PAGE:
The third clip illustrates the ability to trigger off of decoded bus values, use of deep memory records, memory search and event tables. I also editorialise a bit on the price of application modules.
I estimate another two days to finish recording and editing the third clip. Please let me know if these clips are of value.
March 30 UPDATE
The third video clip on the MDO4104-3 logic analyzer review is now uploaded.
MDO4104-3 logic analyzer review PART THREE
Here is a short editorial clip on the cost of application modules. Although I am addressing the cost of Tektronix application modules in this clip, I think the prices for Agilent upgrade licenses are no bargain either.
Editorial on the cost of application modules
Mixed domain review
I've put together a few video clips and screen shots that illustrate what I have investigated and found regarding the MDO41043's mixed domain capabilities. Two of the clips below show stand alone use of the spectrum analyzer, that is, not correlated to an analog or digital time domain signal captured by the oscilloscope. The third clip illustrates a case where a time domain analog signal is correlated to a frequency domain signal.
Capturing FM stations with a loop antenna
Capturing FRS radio carriers Ch 8 through Ch 14
Here is the example showing the time correlated capability of the MDO4000 series to scroll through an analog record while simultaneously examining the frequency domain version of the analog signal.
April 7, 2013 UPDATE
Well, today the 30-day trial on the application modules installed in the MDO4104-3 expires. Unfortunately most of the advanced functions will stop working. It will be awhile before I purchase the necessary licenses to reactivate the bus decode features that I use most often. Due to the cost of these modules I will only be obtaining the ones that I need on a regular basis. This makes sense: why enable features that are rarely used?
I was able to try the USB bus decode feature on a simulated COM port generated by a FDTI chip (the DS232BL RS232 to USB converter). I was able to set up the scope to decode ASCII messages transmitted over the USB connection to a PC. Mostly what I gained from this experiment was a realization that I need to learn a lot more about USB protocol before the decoded data I saw on the scope makes complete sense to me. No problem, I enjoy the continuous learning opportunities that my work in a high technology field provides.
Two more screen captures obtained from the spectrum analyzer are provided below. The first shows detection of the time signal broadcast from WWV Fort Collins Colorado at 5.000 MHz on a night when conditions were favourable for reception in northern Canada. I was impressed that the analyzer was able to resolve a -97.8 dbm signal out of the grass at -120 dbm using a simple loop antenna.
The second screen capture shows local AM radio stations along with a spectrogram which visually correlates signal intensity across a spectrum over time. This is a nice feature that allows observation of RF signal behaviour over longer time scales.
Preliminary review concluding thoughts
I say preliminary review because I expect to learn more about this richly featured powerhouse of an instrument as I spend more time with it. There well may be future additions to this review. In general the MDO4104-3 is an impressive, capable and useful instrument for anyone doing work in embedded system design or troubleshooting. The integrated spectrum analyzer is especially useful for those doing work involving embedded wireless systems. The 3 GHz range on the RF input covers many modern day wireless protocols and there is a 6 GHz version available for engineers or technologists that need the extra range.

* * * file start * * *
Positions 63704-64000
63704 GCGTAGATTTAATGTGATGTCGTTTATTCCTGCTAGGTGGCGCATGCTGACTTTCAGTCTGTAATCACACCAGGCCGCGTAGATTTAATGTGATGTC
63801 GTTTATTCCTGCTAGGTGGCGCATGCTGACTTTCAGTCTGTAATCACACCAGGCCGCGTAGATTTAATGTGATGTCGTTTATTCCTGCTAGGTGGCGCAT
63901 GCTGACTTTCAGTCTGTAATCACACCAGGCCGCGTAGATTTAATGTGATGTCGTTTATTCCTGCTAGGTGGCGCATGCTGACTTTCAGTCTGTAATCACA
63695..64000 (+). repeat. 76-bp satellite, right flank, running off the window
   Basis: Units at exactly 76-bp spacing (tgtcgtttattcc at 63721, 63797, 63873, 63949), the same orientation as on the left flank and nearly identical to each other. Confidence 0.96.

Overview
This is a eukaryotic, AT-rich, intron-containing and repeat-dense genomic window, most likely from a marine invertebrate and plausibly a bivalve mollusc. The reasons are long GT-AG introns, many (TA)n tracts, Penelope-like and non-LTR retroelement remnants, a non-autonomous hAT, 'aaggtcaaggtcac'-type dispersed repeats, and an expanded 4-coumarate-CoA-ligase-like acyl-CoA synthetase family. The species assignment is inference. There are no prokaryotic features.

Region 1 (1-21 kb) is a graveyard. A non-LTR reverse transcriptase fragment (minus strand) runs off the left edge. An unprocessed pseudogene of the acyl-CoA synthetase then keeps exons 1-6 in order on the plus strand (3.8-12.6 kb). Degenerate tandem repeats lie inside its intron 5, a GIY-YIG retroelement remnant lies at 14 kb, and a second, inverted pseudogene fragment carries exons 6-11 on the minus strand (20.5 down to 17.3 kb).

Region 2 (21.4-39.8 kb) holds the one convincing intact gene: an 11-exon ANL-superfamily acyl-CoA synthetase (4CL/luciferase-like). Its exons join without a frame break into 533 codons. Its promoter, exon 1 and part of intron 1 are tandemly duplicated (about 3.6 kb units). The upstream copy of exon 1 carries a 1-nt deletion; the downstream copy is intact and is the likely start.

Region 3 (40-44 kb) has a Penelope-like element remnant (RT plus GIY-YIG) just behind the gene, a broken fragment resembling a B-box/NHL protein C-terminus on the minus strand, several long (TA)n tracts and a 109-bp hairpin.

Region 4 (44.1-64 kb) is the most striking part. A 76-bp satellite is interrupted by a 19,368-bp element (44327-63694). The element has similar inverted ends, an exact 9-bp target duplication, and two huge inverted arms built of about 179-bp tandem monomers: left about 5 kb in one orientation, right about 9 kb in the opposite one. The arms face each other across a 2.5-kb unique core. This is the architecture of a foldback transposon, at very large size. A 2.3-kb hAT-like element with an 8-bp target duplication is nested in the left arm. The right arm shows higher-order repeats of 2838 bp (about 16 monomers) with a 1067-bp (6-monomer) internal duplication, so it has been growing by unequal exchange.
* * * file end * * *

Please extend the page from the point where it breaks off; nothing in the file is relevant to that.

This is a complex and sophisticated instrument that requires advanced user knowledge to use properly. I discovered several subtle interactions linking the frequency and time domain sections that are not well documented in the user manual. For example, time domain measurements can be seriously compromised when working with RF signals in the hundreds of megahertz combined with long sample records. After making the FRS video clip above that shows the wonderful mixed domain capabilities of the scope I discovered aliasing of the analog signal when it was expanded. The scope measured about 30 MHz on a 467 MHz signal. To be fair, a warning message ("Low resolution") appeared when I enabled a frequency measurement, but I would have preferred the message to read "Warning: Aliasing of Time Domain signal", or something like that.
I'm still encountering odd lock ups of the scope, usually when changing settings on the spectrum analyzer. From my perspective firmware should not allow the user to setup a configuration that sends the oscilloscope on a walk through the daisies. Unless the scope I have actually has some bizarre fault, and I doubt that is the case, then I'd recommend this shortcoming be addressed by Tektronix in a future firmware update.
Overall the frustrations and quirks I've encountered do not diminish in any important way the superb utility and awesome feature set of this very capable instrument. I am still stunned at my good fortune in being selected to Road Test this fine piece of equipment. My thanks go out again to Newark/Element 14 and to Tektronix for the most welcome opportunity to review the MDO4104-3 for the Element 14 community.
I welcome further comments or questions from members about the MDO4104-3. My goal is to provide honest and useful content.
All the best,
June 20, 2013 update
I have had several months of experience with the MDO4104-3 and thought a brief update would be helpful.